Researchers in the Pediatric Molecular Oncology and Experimental Therapeutics group at the Herman B Wells Center for Pediatric Research focus on several pediatric cancers and their related conditions.
The laboratory of Steve Angus, PhD, is interested in understanding the changes in the protein kinase signaling network (the kinome) during tumor development and progression and in response to targeted therapeutics. Dr. Angus' lab has developed a chemical proteomic approach that provides a unique, quantitative portrait of the functional kinome that they integrate with genomic data. The goal of Dr. Angus' lab is to identify kinases that may be especially susceptible to targeted treatment strategies in rare pediatric cancers and other tumor types.
The major focus of the Melissa Fishel, PhD, laboratory is using clinically relevant systems to study cancer with 3-dimensional tissue culture and animal models to investigate critical molecular targets that impact upon survival and metastasis. Investigation of pathways involved in redox signaling and DNA repair through APE1/Ref-1 (AP endonuclease1 / Redox effector factor 1) as well as components of the coagulation cascade are being interrogated as therapeutic targets.
The research laboratory of Rachel Katzenellenbogen, MD, is focused on human papillomavirus (HPV). HPV is a very common infection that affects more than 75 percent of the adult population. Nearly 5 percent of cancers worldwide are caused by HPV. Based on their association with cancer, different types of HPV are categorized as high-risk or low-risk. The lab focuses on the host-pathogen interactions that activate oncogenic pathways and dysregulate typical cellular processes to permit cancer development and progression of HPV-associated cancers. The Katzenellenbogen Lab also conducts fundamental molecular biology studies and works to link those models of disease to true pathophysiology in people.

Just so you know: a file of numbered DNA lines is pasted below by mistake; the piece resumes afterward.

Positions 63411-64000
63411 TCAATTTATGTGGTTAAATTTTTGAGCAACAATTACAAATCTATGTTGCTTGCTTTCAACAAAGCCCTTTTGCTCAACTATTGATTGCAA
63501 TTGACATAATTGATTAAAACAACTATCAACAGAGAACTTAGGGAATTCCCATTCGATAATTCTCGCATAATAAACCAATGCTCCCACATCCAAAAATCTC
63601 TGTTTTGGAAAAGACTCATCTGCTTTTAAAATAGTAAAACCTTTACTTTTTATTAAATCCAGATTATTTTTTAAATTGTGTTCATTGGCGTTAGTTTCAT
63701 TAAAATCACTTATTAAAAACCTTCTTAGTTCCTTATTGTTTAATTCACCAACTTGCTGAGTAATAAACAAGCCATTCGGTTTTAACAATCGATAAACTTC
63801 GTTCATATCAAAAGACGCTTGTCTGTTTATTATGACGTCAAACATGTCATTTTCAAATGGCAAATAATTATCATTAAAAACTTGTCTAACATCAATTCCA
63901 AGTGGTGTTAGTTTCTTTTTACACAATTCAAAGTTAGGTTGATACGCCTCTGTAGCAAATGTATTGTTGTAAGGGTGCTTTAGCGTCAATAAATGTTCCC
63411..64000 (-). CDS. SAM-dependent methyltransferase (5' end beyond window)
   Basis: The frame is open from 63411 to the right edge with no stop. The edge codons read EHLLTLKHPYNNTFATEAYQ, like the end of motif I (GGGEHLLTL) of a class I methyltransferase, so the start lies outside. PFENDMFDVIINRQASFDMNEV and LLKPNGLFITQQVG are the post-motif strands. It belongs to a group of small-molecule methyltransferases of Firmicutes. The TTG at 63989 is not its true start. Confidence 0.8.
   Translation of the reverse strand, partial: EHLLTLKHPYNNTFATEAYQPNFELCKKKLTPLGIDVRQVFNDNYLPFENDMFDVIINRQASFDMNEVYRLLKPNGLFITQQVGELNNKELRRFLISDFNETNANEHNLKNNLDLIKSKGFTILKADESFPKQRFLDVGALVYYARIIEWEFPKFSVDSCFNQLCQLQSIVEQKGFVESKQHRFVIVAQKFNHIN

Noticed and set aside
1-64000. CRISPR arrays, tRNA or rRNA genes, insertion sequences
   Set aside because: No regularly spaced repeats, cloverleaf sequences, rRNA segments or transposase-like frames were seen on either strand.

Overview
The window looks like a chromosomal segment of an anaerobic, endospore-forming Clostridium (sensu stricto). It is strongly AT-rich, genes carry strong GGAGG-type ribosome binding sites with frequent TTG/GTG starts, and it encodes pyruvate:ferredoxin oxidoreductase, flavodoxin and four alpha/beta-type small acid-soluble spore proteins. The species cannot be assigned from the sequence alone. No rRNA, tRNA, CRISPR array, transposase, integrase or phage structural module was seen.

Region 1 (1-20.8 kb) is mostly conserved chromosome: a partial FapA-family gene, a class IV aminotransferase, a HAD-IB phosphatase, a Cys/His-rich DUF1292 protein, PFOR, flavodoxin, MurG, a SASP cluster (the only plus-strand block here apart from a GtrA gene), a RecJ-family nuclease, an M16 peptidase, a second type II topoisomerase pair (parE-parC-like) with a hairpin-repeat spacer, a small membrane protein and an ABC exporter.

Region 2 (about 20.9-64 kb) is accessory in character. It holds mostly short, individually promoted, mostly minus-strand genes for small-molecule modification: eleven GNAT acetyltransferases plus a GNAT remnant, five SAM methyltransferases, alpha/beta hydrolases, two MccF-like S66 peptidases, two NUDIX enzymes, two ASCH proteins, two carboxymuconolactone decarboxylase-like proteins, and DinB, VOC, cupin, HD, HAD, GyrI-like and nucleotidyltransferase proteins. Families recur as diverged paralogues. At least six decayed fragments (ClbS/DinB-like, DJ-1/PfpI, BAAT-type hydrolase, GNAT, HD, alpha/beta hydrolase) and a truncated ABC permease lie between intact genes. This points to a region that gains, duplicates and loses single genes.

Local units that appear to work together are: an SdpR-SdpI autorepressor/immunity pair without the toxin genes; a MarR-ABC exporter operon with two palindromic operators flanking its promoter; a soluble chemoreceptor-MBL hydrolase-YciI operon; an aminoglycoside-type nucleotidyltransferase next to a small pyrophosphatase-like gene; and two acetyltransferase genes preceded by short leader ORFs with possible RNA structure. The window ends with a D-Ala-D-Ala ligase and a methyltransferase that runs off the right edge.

The research laboratory of Mark R. Kelley, MS, PhD, focuses on translational research in DNA damage and repair, specifically, to determine how those activities can be exploited therapeutically to treat cancers and protect normal cells from oxidative and DNA base damage. The Kelley Lab has focused specifically on the enzyme apurinic/apyrimidinic endonuclease 1/ Redox effector factor-1 (APE1/Ref-1)—mechanistically as well as a therapeutic target in cancers and other diseases; ocular, IBD. The Kelley lab is dedicated to fast-tracking collaboration and translational research to find more effective cancer treatments as well as treatments for other diseases related to APE1/Ref-1. The lab has taken its lead drug to Phase 1 trials in cancer and Phase 2b trials in diabetic retinopathy/diabetic macular edema.
Betty and Earl Herr Professor of Pediatric Oncology Research Associate Director of Basic Science Research, Indiana University Simon Comprehensive Cancer Center (IUSCCC) Director, Program in Pediatric Molecular Oncology & Experimental Therapeutics Glenn W. Irwin, Jr. M.D. Research Scholar Bantz-Petrino Translating Research into Practice Scholar Co-leader, Cancer Drug Discovery and Development Program (CDDD), IUSCCC Chair, IU Conflict of Interest Committee
The research laboratory of Karen E. Pollok, PhD, focuses on the development of new combination therapies for solid tumors such as glioblastoma and pediatric sarcoma. The overall strategy is to use precision genomics to guide prioritization of targets for study. Emphasis is on investigations that evaluate the therapeutic effect of blocking DNA damage and repair pathways in the context of front-line therapies.